I am in Toronto today at Lawyering in the 21st Century day, at Ryerson University with their Legal Innovation Zone. Zev Eigen, Global Director of Data Analytics, presented a keynote on how law firms should be deploying data science in their work.
From this morning’s talk from Berkeley’s Robert A. Kagan on law in the time of disruption, at Stanford. He warns of the shift from the liberal order of the as half century, and the power that “the legal complex” has to stop it and uphold rule of law –particulate against regimes that present themselves as
I took notes at last week’s Equal Justice Conference presentation that I made with the Harvard A2J Lab crew, Erika Rickard, Jim Greiner, and Hallie Jay Pope. These notes capture the presentation that they made, explaining how they decided to take a visual approach to court outreach to litigants facing debt collection. They used visual
While watching CSPAN on Saturday morning (as you do), I came across a rerun of a hearing on airlines’ customer service. (Watch it yourself on C-SPAN’s website, it’s streaming for your convenience). Among the points of pressure that the Senators were putting on the various US airlines’ senior vice presidents at the hearing was one close
Alessandro Carrelli is a PhD researcher at Loughborough Design School, where he is investigating how to bring better user experience and higher quality consent for privacy transactions online. Why is it so hard to communicate to people what is happening with their data, and how can this be done better? He is running workshops and developing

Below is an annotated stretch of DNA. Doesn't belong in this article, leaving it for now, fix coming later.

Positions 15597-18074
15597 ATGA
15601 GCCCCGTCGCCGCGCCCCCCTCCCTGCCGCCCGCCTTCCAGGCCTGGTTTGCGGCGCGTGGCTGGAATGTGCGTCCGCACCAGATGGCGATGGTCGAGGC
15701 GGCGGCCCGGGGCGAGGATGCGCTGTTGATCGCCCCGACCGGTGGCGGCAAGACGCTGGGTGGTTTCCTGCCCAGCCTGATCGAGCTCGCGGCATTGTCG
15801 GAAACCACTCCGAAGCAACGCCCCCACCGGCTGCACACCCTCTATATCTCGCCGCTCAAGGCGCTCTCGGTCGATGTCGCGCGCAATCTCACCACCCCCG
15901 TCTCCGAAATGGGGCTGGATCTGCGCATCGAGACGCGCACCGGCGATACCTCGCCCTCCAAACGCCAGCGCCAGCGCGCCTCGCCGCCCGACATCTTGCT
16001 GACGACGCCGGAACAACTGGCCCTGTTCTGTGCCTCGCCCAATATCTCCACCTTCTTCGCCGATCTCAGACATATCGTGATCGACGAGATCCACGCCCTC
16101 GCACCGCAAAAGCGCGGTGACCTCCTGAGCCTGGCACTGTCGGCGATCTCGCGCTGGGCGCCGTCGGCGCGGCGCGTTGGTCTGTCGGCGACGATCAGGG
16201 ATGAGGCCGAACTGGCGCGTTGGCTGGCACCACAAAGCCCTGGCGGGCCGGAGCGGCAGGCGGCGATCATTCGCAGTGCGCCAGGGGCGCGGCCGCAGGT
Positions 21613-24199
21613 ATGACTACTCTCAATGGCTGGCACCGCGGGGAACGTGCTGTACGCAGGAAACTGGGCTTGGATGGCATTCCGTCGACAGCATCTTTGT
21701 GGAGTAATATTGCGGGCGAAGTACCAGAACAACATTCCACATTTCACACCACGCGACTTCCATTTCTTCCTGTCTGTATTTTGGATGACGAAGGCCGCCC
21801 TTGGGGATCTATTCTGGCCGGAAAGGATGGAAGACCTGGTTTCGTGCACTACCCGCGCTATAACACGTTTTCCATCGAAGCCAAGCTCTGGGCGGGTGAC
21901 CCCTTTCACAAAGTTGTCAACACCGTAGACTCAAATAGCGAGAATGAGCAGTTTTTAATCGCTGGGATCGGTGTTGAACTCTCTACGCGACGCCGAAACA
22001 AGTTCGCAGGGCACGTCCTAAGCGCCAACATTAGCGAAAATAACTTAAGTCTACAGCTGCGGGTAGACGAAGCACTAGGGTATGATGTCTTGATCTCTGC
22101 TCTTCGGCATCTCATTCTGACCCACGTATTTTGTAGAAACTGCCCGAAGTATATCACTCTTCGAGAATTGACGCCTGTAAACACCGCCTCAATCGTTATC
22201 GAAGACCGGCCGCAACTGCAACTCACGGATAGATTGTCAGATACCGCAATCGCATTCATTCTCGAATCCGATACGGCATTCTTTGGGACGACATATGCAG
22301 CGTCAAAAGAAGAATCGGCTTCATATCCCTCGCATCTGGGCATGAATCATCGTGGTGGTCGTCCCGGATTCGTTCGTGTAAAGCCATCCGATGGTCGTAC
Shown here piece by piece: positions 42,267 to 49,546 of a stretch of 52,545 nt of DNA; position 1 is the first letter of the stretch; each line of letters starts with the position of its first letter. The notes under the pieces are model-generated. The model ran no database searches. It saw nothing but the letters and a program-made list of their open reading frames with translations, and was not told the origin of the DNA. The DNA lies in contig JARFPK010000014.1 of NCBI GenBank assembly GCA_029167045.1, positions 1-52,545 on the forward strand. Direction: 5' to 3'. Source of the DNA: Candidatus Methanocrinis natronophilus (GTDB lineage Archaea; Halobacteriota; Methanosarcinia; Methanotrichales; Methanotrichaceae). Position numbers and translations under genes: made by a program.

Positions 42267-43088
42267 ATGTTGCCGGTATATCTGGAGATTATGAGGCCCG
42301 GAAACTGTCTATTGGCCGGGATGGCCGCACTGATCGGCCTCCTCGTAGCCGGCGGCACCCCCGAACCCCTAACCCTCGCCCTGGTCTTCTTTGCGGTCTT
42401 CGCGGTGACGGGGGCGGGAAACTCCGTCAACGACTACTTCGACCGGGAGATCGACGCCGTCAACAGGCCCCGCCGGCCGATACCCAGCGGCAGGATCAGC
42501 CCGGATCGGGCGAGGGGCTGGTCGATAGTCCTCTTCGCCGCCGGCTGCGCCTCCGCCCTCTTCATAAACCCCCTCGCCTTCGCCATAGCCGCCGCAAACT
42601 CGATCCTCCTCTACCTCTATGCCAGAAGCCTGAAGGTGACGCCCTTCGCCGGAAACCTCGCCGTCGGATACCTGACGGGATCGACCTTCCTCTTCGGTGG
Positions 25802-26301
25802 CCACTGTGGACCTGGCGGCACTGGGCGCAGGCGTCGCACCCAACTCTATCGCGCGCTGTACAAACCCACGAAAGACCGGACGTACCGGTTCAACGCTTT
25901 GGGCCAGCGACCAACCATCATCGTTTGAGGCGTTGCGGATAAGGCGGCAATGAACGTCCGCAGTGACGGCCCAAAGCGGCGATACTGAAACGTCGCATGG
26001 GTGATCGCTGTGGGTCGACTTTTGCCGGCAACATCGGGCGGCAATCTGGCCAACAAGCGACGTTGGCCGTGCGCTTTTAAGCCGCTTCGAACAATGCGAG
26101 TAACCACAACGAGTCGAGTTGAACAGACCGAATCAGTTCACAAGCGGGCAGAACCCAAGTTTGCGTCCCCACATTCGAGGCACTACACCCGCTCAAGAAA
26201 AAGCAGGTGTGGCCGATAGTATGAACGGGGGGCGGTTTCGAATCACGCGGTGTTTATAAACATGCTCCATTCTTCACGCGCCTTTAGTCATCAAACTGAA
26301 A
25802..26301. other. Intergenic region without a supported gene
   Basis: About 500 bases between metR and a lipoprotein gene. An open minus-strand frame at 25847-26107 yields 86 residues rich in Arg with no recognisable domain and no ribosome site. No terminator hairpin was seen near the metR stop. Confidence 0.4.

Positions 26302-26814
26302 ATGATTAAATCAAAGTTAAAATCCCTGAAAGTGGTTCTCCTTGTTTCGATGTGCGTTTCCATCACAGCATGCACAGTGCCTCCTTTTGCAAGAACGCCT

Joshua Lennon lays out an argument for wariness of the coming rise of law chat bots. – they often are not jurisdiction based – they may give people false confidence in quality of the advice – they are too linear and don’t allow people to go back and see how the conditions or answers change
Andrey Zinoviev and Artem Goldman have built a Facebook bot — VisaBot — to help people figure out their eligibility for different immigration paths and then complete forms, letters, and other application matters.
Stanford law student Kevin Xu and his team has made a bot, Hilbert, to help people understand and navigate their health insurance plans. They are focusing on young breastfeeding cancer survivors as a pilot group. They used design thinking to get to a more empathetic and thoughtful experience. Tweet at @askhilbert